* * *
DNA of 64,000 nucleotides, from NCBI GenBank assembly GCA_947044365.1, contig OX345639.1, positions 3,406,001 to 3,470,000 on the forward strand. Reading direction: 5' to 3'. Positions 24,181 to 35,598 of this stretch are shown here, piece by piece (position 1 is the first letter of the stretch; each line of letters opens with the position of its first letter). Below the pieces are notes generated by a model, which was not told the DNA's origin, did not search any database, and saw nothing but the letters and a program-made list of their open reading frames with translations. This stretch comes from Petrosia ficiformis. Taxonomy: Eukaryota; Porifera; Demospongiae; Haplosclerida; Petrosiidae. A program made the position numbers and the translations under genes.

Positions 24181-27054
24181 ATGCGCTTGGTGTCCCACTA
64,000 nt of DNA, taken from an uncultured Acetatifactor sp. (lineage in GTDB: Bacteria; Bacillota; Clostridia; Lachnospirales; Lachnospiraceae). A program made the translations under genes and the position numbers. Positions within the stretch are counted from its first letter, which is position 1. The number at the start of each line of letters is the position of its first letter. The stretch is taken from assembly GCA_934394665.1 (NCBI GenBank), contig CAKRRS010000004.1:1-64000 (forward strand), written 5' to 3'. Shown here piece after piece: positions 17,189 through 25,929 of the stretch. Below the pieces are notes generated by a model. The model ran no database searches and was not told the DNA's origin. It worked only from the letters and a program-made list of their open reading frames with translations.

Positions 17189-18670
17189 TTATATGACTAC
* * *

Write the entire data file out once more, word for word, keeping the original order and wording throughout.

DNA of 64,000 nucleotides, from NCBI GenBank assembly GCA_947044365.1, contig OX345639.1, positions 3,406,001 to 3,470,000 on the forward strand. Reading direction: 5' to 3'. Positions 24,181 to 35,598 of this stretch are shown here, piece by piece (position 1 is the first letter of the stretch; each line of letters opens with the position of its first letter). Below the pieces are notes generated by a model, which was not told the DNA's origin, did not search any database, and saw nothing but the letters and a program-made list of their open reading frames with translations. This stretch comes from Petrosia ficiformis. Taxonomy: Eukaryota; Porifera; Demospongiae; Haplosclerida; Petrosiidae. A program made the position numbers and the translations under genes.

Positions 24181-27054
24181 ATGCGCTTGGTGTCCCACTA
64,000 nt of DNA, taken from an uncultured Acetatifactor sp. (lineage in GTDB: Bacteria; Bacillota; Clostridia; Lachnospirales; Lachnospiraceae). A program made the translations under genes and the position numbers. Positions within the stretch are counted from its first letter, which is position 1. The number at the start of each line of letters is the position of its first letter. The stretch is taken from assembly GCA_934394665.1 (NCBI GenBank), contig CAKRRS010000004.1:1-64000 (forward strand), written 5' to 3'. Shown here piece after piece: positions 17,189 through 25,929 of the stretch. Below the pieces are notes generated by a model. The model ran no database searches and was not told the DNA's origin. It worked only from the letters and a program-made list of their open reading frames with translations.

Positions 17189-18670
17189 TTATATGACTAC